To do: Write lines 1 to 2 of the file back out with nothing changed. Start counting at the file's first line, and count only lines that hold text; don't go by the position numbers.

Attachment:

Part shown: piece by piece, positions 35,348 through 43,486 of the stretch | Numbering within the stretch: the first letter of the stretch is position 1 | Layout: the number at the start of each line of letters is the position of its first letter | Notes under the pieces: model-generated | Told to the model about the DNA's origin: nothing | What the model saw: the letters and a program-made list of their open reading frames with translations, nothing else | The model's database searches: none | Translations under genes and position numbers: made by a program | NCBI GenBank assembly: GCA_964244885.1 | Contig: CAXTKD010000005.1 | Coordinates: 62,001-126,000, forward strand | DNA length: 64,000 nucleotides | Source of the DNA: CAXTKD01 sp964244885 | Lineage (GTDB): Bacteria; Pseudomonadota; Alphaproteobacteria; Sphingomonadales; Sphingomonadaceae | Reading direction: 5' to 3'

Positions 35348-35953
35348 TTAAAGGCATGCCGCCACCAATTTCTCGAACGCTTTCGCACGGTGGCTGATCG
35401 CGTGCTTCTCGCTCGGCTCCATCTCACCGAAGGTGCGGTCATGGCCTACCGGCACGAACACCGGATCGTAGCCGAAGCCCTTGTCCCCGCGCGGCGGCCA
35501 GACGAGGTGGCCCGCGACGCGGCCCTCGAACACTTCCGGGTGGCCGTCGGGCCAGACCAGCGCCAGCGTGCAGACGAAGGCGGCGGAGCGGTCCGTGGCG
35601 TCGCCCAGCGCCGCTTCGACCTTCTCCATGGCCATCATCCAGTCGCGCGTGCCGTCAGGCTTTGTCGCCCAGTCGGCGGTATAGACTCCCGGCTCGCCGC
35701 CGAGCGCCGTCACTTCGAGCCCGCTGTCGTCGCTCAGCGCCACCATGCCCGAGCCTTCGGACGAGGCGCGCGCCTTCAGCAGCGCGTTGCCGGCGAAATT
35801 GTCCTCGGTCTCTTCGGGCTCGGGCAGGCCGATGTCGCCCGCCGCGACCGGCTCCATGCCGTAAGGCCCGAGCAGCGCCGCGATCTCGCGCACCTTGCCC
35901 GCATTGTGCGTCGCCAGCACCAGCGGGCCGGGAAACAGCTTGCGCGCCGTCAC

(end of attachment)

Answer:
Part shown: piece by piece, positions 35,348 through 43,486 of the stretch | Numbering within the stretch: the first letter of the stretch is position 1 | Layout: the number at the start of each line of letters is the position of its first letter | Notes under the pieces: model-generated | Told to the model about the DNA's origin: nothing | What the model saw: the letters and a program-made list of their open reading frames with translations, nothing else | The model's database searches: none | Translations under genes and position numbers: made by a program | NCBI GenBank assembly: GCA_964244885.1 | Contig: CAXTKD010000005.1 | Coordinates: 62,001-126,000, forward strand | DNA length: 64,000 nucleotides | Source of the DNA: CAXTKD01 sp964244885 | Lineage (GTDB): Bacteria; Pseudomonadota; Alphaproteobacteria; Sphingomonadales; Sphingomonadaceae | Reading direction: 5' to 3'

Positions 35348-35953